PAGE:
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Facebook CEO Mark Zuckerberg and Google CEO Sundar Pichai were allegedly aware of and approved a deal to collaborate on the potential manipulation of ad sales, according to newly revealed documents.

The documents, which came to light on Friday, were filed as part of a lawsuit against Google brought by attorneys general from several US states. The lawsuit was first filed in December 2020 and claimed Google misled publishers and advertisers about ad auction pricing and process. At that time, many documents and portions of the trial were redacted, but court rulings have since made them public.

The lawsuit alleges Google maintained control of the ad sales market — a market it dominates — by inflating the price of brand ads and suppressing competition from other ad exchanges.

According to the Wall Street Journal, the complaint alleges that “Google pocketed the difference between what it told publishers and advertisers an ad costs and used the mass of money to manipulate future auctions to expand its digital monopoly”. The documents further cite internal messages in which Google employees said it was as if they were using “inside information” to grow the company.

The Journal reported that the lawsuit also claims that the executives of Facebook, which recently rebranded as Meta, and Google signed an agreement to allegedly ensure that Facebook will bid on and win a certain percentage of ads.

According to the lawsuit, Facebook COO Sheryl Sandberg was “explicit that ‘it’s a big deal strategically'” in a 2018 thread about the deal that included the Facebook CEO.

When the two parties defined the terms of the agreement, “the team sent an email addressed directly to CEO” Zuckerberg, the lawsuit states.

If Pichai is found to have personally endorsed the deal, he can be found complicit in expanding Google’s advertising monopoly through manipulation. A Google spokesperson told the AP that while the deal was not a secret, it was inaccurate to say that Pichai had approved it.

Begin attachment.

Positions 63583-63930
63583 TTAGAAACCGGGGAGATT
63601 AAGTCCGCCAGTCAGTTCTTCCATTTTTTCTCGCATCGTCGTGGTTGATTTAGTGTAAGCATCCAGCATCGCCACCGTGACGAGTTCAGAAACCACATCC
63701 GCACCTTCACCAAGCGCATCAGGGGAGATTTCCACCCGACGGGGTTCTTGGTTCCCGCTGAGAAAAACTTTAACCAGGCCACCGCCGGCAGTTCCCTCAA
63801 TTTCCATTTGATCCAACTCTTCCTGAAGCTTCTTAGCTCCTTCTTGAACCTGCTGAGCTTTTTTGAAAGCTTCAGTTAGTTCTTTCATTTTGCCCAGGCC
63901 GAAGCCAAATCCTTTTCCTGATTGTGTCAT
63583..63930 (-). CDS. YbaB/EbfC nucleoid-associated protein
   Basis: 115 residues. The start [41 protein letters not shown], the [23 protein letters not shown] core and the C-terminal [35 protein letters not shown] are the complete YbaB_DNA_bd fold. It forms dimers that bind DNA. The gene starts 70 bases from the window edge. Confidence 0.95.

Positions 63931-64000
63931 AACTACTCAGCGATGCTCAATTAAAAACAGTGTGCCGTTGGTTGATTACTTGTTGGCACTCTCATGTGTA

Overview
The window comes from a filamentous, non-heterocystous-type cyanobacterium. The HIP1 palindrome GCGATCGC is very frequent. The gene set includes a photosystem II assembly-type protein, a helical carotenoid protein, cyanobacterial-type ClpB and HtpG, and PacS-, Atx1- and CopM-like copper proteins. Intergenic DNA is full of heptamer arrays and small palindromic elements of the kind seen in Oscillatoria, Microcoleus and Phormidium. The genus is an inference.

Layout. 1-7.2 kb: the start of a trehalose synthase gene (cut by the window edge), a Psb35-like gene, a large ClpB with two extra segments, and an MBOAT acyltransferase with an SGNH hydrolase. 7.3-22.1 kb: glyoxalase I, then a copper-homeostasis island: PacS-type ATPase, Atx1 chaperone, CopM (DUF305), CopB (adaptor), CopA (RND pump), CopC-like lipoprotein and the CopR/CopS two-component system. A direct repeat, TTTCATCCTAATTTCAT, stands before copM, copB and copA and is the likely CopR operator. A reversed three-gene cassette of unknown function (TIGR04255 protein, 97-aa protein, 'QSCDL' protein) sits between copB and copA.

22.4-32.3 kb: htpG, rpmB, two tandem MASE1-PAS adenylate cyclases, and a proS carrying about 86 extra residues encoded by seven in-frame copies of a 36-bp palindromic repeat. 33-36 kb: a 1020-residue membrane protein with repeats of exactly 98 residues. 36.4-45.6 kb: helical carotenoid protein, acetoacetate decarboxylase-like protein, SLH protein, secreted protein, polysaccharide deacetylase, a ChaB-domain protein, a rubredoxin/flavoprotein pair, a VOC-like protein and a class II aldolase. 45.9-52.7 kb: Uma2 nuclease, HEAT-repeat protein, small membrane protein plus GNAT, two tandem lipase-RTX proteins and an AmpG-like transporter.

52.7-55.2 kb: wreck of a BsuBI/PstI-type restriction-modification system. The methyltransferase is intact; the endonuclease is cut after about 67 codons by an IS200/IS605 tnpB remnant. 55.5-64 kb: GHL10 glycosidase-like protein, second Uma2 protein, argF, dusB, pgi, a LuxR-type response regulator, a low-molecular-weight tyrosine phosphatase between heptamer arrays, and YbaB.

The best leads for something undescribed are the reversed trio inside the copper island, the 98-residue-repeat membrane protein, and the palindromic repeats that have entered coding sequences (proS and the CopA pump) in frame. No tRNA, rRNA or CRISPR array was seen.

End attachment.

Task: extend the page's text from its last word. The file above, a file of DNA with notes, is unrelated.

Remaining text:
“We sign hundreds of deals every year that don’t require CEO approval, and this was no different,” the spokesperson said.

In a statement, Google spokesman Peter Schottenfels said the lawsuit was “full of inaccuracies and lacking in legal basis.”

Meta spokesman Chris Sgro said Friday that the company’s ad auction deal with Google and similar deals it has with other auction platforms “helped increase competition for advertising placements”.

“These business relationships allow Meta to deliver more value to advertisers while compensating publishers fairly, which translates to better results for everyone,” Sgro said.

The new details come as tech companies face increasing scrutiny over allegedly anti-competitive practices. A US judge ruled earlier this week that the government could file a lawsuit seeking to break up Meta, the parent company of Facebook, Instagram and WhatsApp, in a bid to loosen its grip on the market. And on Friday, a group of nearly four dozen states sought the reinstatement of a separate antitrust lawsuit against the company.

Google, meanwhile, faces its own monopoly charges from the US government. Google has denied the charges.

theguardian Gt

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